Automatic differentiation (AD) is a precise, efficient, and convenient method for computing derivatives of functions. Its forward-mode implementation can be quite simple even when extended to compute all of the higher-order derivatives as well. The higher-dimensional case has also been tackled, though with extra complexity. This paper develops an implementation of higher-dimensional, higher-order, forward-mode AD in the extremely general and elegant setting of

calculus on manifoldsand derives that implementation from a simple and precise specification.In order to motivate and discover the implementation, the paper poses the question “What does AD mean, independently of implementation?” An answer arises in the form of

naturalityof sampling a function and its derivative. Automatic differentiation flows out of this naturality condition, together with the chain rule. Graduating from first-order to higher-order AD corresponds to sampling all derivatives instead of just one. Next, the setting is expanded to arbitrary vector spaces, in which derivative values are linear maps. The specification of AD adapts to this elegant and very general setting, which evensimplifiesthe development.

Versions:

- For ICFP 2009 (260K PDF)
- Extended version: LambdaPix technical report 2009-02 (271K PDF) (with minor revisions 2013/07/19)

See also:

- Blog post
- Slides for ICFP talk
- Video of ICFP talk
- Updated slides (last revised 2013-07-19)

```
@InProceedings{Elliott2009-beautiful-differentiation,
author = {Conal Elliott},
title = {Beautiful differentiation},
booktitle = "International Conference on Functional Programming (ICFP)",
year = 2009,
url = {http://conal.net/papers/beautiful-differentiation},
}
```

Errors and corrections are listed here as they’re reported and fixed.

- Clarified in places that the paper is about
*forward-mode*AD, not general AD. - Clarified somewhat the distinction between calculus on vector spaces and calculus on manifolds (founded on vector spaces).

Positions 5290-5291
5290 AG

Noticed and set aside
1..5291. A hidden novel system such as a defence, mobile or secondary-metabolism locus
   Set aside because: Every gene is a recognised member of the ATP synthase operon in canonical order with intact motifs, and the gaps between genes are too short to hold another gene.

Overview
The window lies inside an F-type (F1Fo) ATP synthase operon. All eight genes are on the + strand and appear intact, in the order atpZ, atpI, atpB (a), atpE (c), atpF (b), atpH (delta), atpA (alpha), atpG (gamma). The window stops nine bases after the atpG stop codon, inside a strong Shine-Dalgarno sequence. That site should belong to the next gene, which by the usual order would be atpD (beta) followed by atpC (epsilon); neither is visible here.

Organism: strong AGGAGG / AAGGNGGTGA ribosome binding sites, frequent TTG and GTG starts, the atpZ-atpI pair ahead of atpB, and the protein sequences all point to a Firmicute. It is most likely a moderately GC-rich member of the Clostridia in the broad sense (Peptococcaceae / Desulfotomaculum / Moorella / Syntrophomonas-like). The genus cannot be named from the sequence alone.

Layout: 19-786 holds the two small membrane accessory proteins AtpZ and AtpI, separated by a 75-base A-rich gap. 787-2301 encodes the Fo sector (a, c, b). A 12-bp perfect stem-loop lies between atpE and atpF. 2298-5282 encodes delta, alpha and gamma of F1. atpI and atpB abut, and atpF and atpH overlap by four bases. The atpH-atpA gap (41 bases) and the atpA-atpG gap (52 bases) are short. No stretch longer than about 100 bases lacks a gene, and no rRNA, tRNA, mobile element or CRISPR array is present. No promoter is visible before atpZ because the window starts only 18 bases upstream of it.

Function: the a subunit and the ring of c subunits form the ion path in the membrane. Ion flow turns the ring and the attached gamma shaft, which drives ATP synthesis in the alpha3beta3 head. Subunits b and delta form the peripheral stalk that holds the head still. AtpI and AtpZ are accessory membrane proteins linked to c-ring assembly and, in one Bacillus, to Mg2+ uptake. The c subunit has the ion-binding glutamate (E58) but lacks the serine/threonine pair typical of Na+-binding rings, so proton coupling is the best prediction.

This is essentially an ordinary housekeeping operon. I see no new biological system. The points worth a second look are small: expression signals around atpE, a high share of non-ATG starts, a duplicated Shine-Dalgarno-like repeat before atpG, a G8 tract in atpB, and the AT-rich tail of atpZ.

- Page 2, figure 2: add definitions for
*constD*and*idD* - Figure 5: “
*dConst*” becomes “*constD*” - Section 6.4, first paragraph: “This only differences” becomes “The only differences”
- Section 8: “two-by-three matrix” becomes “three-by-two matrix”
- Section 11: “I do know whether” becomes “I don’t know whether”
- Section 11: Added reference to Henrik Nilsson’s paper
*Functional Automatic Differentiation with Dirac Impulses*.

Thanks to Anonymous, Barak Pearlmutter, Mark Rafter, and Paul Liu.

- Figure 2, page 2,
`Fractional`

instance: “*fromInteger*” becomes “*fromRational*”? - Section 9, second paragraph: “an group” becomes “a group”.

Thanks to Freddie Manners and Jared Updike.

- Section 2, paragraph 2, “informality that is is typical”. Drop one “is”.
- Section 11, “… and and carefully distinguished …”. Drop one “and”.
- Section 11. “this paper based linear maps” –> “this paper (based on linear maps)”.

Thanks to Vincent Kraeutler.

- Figure 2:
*recip*derivative is missing a negation. Should be*recip (D x x’) = D (recip x) (- x’ / sqr x)*

Thanks to Yrogirg

- Section 10.6, last paragraph, and bibliography. Removed accidental reference of tech report to itself.

- Added a section relating my
`LinearMap`

type to traditional linear algebra representations (scalars, column & row vectors, matrices, and beyond). To my astonishment, I realized only the day before my ICFP presentation that the various traditional representations I know fall out of my general representation, thanks to the nature of bases and memo tries.

- At the end of section 5.2.3, the “sufficient definition” should be
`D x x' * D y y' = D (x * y) (x' * y + y' * x)`

. (Was`x + y`

instead of`x * y`

.)

Thanks to Kirstin Rhys.